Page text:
Three African sites gain World Heritage status
South Africa, Angola and Eritrea all have heritage sites added to UNESCO’s list of World Heritage Sites
The United Nations Educational, Scientific and Cultural Organisation (UNESCO) recently announced the addition of three sites in Africa to its list of World Heritage Sites.
South Africa gained its ninth listing, while Angola and Eritrea made it onto the list for the first time.
UNESCO announced that the new inscriptions bring to 1 073 the total number of sites on the World Heritage List.
Angola’s Mbanza Kongo, Vestiges of the Capital of the former Kingdom of Kongo, was designated as a new cultural site, as were Eritrea's Asmara: a Modernist City of Africa, and South Africa's ǂKhomani Cultural Landscape.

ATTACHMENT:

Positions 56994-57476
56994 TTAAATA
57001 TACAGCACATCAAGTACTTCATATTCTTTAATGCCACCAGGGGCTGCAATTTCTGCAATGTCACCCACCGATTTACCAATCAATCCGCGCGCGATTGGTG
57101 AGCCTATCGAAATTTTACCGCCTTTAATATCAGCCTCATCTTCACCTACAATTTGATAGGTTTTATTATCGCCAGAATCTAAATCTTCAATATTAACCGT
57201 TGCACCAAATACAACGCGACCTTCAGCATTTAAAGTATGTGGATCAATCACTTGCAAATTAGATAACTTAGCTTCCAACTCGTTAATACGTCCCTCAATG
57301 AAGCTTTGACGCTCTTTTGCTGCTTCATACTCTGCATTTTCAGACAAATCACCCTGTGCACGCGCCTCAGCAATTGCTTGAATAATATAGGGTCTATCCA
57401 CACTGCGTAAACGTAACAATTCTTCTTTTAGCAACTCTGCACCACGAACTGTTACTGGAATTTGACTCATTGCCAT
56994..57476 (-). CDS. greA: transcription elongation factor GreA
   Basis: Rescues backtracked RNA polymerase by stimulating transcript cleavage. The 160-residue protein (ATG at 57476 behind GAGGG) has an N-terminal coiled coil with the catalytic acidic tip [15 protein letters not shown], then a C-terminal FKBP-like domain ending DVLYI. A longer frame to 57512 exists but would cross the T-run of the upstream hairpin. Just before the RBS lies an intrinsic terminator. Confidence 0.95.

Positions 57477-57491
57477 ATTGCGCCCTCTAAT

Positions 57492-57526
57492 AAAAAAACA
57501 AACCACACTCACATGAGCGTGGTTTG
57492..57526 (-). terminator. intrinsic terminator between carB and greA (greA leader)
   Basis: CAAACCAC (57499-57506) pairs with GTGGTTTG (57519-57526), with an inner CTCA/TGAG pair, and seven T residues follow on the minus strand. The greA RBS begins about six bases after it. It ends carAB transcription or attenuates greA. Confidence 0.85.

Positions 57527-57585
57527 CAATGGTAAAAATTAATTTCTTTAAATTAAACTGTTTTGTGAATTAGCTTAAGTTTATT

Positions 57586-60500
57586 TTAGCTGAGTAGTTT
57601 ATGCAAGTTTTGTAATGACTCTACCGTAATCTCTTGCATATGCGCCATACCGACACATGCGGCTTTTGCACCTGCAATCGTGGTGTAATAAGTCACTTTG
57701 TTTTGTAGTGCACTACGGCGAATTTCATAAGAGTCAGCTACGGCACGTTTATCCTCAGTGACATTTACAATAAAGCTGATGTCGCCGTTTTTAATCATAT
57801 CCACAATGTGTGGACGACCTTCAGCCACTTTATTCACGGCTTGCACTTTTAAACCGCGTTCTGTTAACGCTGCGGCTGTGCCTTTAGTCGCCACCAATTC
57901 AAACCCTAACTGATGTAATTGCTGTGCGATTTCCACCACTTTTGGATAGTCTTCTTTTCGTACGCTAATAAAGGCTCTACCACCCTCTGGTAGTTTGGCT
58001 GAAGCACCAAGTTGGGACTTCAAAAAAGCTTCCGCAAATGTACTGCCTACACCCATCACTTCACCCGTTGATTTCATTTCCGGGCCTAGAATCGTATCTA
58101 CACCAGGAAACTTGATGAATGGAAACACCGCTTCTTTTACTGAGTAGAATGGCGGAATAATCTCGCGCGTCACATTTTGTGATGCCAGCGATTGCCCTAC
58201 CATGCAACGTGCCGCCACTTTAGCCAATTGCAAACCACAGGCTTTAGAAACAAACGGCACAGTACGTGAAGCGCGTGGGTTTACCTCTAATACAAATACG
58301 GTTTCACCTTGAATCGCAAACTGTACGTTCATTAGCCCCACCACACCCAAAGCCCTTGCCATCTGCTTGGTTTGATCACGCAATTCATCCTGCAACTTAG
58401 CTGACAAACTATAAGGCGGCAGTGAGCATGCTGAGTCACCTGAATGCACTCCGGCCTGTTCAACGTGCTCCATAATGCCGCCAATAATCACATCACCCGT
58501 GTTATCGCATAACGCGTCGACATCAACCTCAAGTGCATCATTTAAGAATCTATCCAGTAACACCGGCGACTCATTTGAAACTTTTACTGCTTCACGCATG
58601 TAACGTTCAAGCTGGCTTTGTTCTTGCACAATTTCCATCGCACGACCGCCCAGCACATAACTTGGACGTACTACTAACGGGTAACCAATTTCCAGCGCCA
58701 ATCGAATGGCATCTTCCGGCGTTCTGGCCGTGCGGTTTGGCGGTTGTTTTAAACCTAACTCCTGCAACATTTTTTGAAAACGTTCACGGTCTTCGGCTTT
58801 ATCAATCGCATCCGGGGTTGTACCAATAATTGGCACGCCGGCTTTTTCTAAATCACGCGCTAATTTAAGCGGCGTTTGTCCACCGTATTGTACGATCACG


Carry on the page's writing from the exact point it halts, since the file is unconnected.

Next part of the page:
Angola's Mbanza Kongo
UNESCO describes Mbanza Kongo as the political and spiritual capital of the Kingdom of Kongo in Western Africa. It is reported to have been founded in about 1390. By the mid-1600s the kingdom was at its peak. UNESCO notes that the historical area centres on the royal residence, customary court, holy tree and royal funeral places.
When Portuguese settlers arrived in the 1400s they added European-style stone buildings. UNESCO reports that the site “illustrates, more than anywhere in sub-Saharan Africa, the profound changes caused by the introduction of Christianity and the arrival of the Portuguese”.
Asmara is the capital of Eritrea, which is located in the Horn of Africa. Writing for Smithsonian.com Brigit Katz reports that the city is endowed with Art Deco buildings and 19th and 20th Century architecture thanks to its Italian colonisers.The city's remarkable buildings include the governor's palace from the 19th century, a building designed in the shape of an old radio set, an Art Deco bowling alley and aeroplane-shaped fuel station.
According to a report in The Guardian by Oliver Wainwright, Asmara is the first modernist city in the world to be listed in its entirety.
South Africa's ǂKhomani Cultural Landscape